Julia Kozerski, 28, doesn’t share a weight loss story like many others. Over the course of a year, not long after her wedding in 2009, Julia embarked on an incredible weight loss journey that left her half her original size. In the process of losing nearly 160 pounds, Julia documented the entire experience in an unlikely place: In dressing rooms using her iPhone.
Julia works as an advertising and marketing manager in Milwaukee, Wisconsin and received her bachelor’s degree from the Milwaukee Institute of Art and Design. It was during her time spent there, mostly researching beauty, body image, and identity, that she underwent her incredible transformaton.
To slim down, Julia says she stopped eating junk food and cleaned up her diet. She also began counting calories and weighed and portioned her food to stay on track. For exercise, she began walking and biking, also employing a BodyBugg, which she wore to help keep track of her daily calorie expenditure.
As an artist and photographer, it felt natural for Julia to document her body’s changes. Though she never meant to share the photos publicly, she later released them as two artistic galleries on her personal website JuliaKozerski.com. Snippits of the more than 200 photos taken in dressing rooms between 2010 and 2011 can be found in “Changing Room.” The mostly nude series titled “Half,” documents her body’s changes in a much more intimate way.
We recently spoke with Julia to gain a more in-depth look at her inspiring journey.
Who was your support system?
At first, my support system was my photographs/self-portraits. My family (especially my husband) and my friends followed. After releasing my work during school critiques, my classmates and college instructors also became a source of support. Now, after sharing my images and story with the public, I’ve found an outpouring of acceptance and support from others worldwide.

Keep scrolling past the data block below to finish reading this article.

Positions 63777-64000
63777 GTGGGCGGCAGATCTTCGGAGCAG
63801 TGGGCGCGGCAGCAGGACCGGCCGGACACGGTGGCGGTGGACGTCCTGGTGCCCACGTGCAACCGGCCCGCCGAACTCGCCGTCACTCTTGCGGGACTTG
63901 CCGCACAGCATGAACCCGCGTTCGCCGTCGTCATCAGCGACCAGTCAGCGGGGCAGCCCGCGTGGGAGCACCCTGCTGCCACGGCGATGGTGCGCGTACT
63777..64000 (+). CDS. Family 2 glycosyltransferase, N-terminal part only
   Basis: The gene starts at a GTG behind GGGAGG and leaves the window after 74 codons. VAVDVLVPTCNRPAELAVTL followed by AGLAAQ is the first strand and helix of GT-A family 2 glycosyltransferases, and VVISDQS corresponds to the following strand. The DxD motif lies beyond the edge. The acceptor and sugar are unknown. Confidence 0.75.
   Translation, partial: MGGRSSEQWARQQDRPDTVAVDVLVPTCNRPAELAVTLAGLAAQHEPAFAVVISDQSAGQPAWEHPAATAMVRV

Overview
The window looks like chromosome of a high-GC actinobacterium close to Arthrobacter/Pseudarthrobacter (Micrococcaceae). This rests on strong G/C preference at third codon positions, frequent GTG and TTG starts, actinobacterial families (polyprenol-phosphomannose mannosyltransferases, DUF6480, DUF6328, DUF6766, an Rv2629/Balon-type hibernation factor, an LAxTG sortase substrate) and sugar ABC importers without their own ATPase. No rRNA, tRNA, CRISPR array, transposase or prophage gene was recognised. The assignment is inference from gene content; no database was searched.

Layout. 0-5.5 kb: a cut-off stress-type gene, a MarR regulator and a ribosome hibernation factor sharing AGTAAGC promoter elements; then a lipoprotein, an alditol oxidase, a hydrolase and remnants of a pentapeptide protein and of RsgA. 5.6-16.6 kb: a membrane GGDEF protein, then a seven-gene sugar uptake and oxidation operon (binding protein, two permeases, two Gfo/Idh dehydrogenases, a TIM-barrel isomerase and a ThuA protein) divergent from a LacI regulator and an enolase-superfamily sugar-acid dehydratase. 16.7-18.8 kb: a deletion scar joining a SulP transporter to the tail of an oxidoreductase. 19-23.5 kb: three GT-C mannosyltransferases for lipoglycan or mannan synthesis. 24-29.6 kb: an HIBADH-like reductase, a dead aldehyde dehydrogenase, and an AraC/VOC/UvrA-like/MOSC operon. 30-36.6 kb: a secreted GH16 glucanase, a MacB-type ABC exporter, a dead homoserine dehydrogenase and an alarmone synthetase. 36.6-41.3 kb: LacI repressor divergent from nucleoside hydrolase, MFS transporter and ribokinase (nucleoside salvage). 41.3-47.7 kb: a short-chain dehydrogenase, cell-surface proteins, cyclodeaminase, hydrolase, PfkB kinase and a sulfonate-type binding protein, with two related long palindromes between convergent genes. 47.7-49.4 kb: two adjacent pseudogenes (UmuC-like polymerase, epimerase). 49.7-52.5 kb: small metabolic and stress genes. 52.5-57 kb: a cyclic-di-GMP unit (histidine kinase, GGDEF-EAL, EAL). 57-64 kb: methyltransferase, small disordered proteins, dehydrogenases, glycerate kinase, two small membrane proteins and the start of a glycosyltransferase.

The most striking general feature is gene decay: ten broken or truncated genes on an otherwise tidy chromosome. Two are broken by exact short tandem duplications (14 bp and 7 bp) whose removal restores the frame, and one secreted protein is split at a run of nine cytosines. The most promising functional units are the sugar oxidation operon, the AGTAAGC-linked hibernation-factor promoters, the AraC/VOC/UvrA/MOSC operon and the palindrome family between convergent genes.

What did you struggle with most?
I struggled the most with staying realistic. I would often become frustrated that things weren’t progressing fast enough. This is when I used my photographs, I could easily flip through my phone and instantly see where I was and where I came from. They helped me stay grounded.
What was your ‘ah ha’ moment with weight loss?
My ‘ah ha’ moment for starting my journey was seeing the number 338 pounds on the scale. That was followed by an ‘ah ha’ moment the following week at my personal “weigh in” when I lost 13 pounds (I knew change was actually possible). Another ‘ah ha’ moment occurred in March 2011 when I decided to stop being so regimented and understood that what I was doing was not following a diet, but I was changing my lifestyle (permanently). ‘Ah-has’ abounded throughout!
What are your future goals?
My future goals are not related to a number on the scale. I plan to keep living in search of happiness. Whether or not my weight fluctuates, I just want to be happy (that was my motivation to start this journey, I was unhappy). I believe that in order to stay personally fulfilled, I need to continue to look at and create art. My work centers around questions I have with regard to events taking part in my life. I find that examining my internal questions in an outward, artistic manner functions in a therapeutic way. It helps me embrace what is happening in the present and allows me to move forward, instead of holding everything in. One future artistic and personal goal is to start a family.
What advice would you offer other people struggling with their weight?
My advice is to not give up. You may struggle (as I did losing weight while growing up). You may feel like losing weight or making change is impossible. You may fall down and have to pick yourself up. It’s all normal! I believe success is about finding balance. You will succeed if you find the right combination – the right time in your life, the right mindset, the passion and drive. You cannot force yourself. When all things align, small changes will happen. Those small changes begin to snow-ball and, before you know it, you look back and see what you’ve accomplished! Think big, start small.
images via juliakozerski.com